The joint program office has been working with the prime contractor Lockheed Martin and engine‐maker Pratt & Whitney to reduce the cost of the F‐35A to $80 million by 2020. Program official have said they think the jet’s price tag could fall even lower, and in an April 5 interview, Program Executive Officer Vice Adm. Mat Winter offered more specifics, telling Inside Defense that an F‐35A in the mid‐to‐high $70 million range is “absolutely within the art of possible.”
“We’d like to be in the $75 [million] to $77 million range for Lot 14,” Winter said. “I would say in the high 70s is achievable for Lot 14.”
Winter offered a caveat to that possibility, though, nothing that the program won’t meet its target if supply chain performance production line efficiencies don’t improve.
Suppliers are still not meeting their scheduled deliveries in the volume and price point the program needs – largely because they’re spread too thin building production parts, completing spare parts packages and fixing components in the fleet, Winter said. One way the program is looking to address this is by moving the repair work to the Air Force, Navy and Marine Corps depots so that supplier can focus on building the parts.
The program office is also working with the Lockheed and Pratt to fine production‐line efficiencies and reduce the time it takes to build the airframe and engine. Winter noted that he wants to see more automation on both companies’ production lines, saying “the amount of automation that is not present is staggering.”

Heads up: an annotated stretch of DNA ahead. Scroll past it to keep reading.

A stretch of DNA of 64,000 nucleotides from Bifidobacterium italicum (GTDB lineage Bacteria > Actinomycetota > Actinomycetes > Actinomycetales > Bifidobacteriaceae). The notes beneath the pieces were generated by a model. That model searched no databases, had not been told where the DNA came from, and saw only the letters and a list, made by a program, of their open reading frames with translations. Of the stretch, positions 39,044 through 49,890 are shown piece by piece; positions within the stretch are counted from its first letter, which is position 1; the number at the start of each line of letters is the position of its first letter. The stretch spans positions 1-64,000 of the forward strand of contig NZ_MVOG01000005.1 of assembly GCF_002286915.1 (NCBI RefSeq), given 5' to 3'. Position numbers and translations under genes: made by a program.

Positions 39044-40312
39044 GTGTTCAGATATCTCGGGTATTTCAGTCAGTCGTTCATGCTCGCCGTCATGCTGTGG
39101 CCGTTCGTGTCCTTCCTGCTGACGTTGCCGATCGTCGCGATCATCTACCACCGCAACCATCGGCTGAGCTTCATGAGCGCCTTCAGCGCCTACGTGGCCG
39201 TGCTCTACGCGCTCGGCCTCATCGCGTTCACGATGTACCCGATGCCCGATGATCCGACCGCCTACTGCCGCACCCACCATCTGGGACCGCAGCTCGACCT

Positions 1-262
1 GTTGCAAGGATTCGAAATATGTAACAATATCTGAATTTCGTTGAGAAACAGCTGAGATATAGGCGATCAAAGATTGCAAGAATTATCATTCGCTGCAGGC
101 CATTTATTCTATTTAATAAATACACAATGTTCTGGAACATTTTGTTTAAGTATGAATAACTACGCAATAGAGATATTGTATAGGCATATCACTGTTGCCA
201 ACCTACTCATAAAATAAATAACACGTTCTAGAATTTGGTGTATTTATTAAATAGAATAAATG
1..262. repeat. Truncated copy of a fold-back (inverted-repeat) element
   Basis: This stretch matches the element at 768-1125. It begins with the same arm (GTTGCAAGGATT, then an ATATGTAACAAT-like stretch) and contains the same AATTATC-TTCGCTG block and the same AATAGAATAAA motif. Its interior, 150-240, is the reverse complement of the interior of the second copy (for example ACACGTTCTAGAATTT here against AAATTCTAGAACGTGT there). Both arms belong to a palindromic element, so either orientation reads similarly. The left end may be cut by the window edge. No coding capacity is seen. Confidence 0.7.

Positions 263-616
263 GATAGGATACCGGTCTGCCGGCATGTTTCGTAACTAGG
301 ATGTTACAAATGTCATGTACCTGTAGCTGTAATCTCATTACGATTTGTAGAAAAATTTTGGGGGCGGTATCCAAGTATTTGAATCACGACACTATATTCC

“They need to truly invest in their people and their capital...to increase the production flow and rate,” Winter said. “The faster you go, the less it cots. The faster you go, the less time you have to make mistakes.”
Lockheed Martin spokesman Mike Friedman told Inside Defense in an April 9 email that today’s F‐35 production line features “more advanced manufacturing than any fighter jet production line in the world.” “As we continue to ramp up production, we are evaluating, investing and integrating additional automation to further improve efficiencies and reduce costs,” he added.
F‐35 Joint Program OfficeF‐35 Joint Program Office Strategic Communications has reduced the amount of touch labor on its production line by about 75 percent in recent years, Friedman noted. The company expects to increase production by 40 percent in 2019 with the delivery of 131 aircraft.
(EDITOR’S NOTE: Given that according to the latest US Air Force acquisition report, released April 3, the current F-35 unit cost is $143.3 million, the POE’s promises don’t carry much weight.)
According to @usairforce FY2018 Acquisition Report, released Tuesday, the average #F35 unit cost is $143.3 million - just 2.2% lower than in 2012.https://t.co/ElmmNiirra (p 27)— Giovanni de Briganti (@JoedeBrig) April 3, 2019
This is *70 % * higher than the $89.2m unit cost claimed by @LockheedMartin pic.twitter.com/ScElg0HdMT